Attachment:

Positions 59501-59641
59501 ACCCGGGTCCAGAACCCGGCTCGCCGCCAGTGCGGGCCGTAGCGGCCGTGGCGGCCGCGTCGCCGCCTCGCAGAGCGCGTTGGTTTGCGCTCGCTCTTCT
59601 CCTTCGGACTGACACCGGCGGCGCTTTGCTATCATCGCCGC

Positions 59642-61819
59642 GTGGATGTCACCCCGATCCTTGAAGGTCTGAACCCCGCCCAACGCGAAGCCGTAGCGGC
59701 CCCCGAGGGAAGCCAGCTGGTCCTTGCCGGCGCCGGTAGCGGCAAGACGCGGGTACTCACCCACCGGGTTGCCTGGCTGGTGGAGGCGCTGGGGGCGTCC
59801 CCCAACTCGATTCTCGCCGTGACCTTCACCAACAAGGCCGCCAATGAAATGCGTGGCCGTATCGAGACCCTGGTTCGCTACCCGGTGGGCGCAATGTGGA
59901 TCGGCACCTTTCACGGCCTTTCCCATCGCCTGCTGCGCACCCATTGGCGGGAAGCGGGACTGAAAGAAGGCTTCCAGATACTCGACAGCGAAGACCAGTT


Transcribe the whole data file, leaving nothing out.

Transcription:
Positions 59501-59641
59501 ACCCGGGTCCAGAACCCGGCTCGCCGCCAGTGCGGGCCGTAGCGGCCGTGGCGGCCGCGTCGCCGCCTCGCAGAGCGCGTTGGTTTGCGCTCGCTCTTCT
59601 CCTTCGGACTGACACCGGCGGCGCTTTGCTATCATCGCCGC

Positions 59642-61819
59642 GTGGATGTCACCCCGATCCTTGAAGGTCTGAACCCCGCCCAACGCGAAGCCGTAGCGGC
59701 CCCCGAGGGAAGCCAGCTGGTCCTTGCCGGCGCCGGTAGCGGCAAGACGCGGGTACTCACCCACCGGGTTGCCTGGCTGGTGGAGGCGCTGGGGGCGTCC
59801 CCCAACTCGATTCTCGCCGTGACCTTCACCAACAAGGCCGCCAATGAAATGCGTGGCCGTATCGAGACCCTGGTTCGCTACCCGGTGGGCGCAATGTGGA
59901 TCGGCACCTTTCACGGCCTTTCCCATCGCCTGCTGCGCACCCATTGGCGGGAAGCGGGACTGAAAGAAGGCTTCCAGATACTCGACAGCGAAGACCAGTT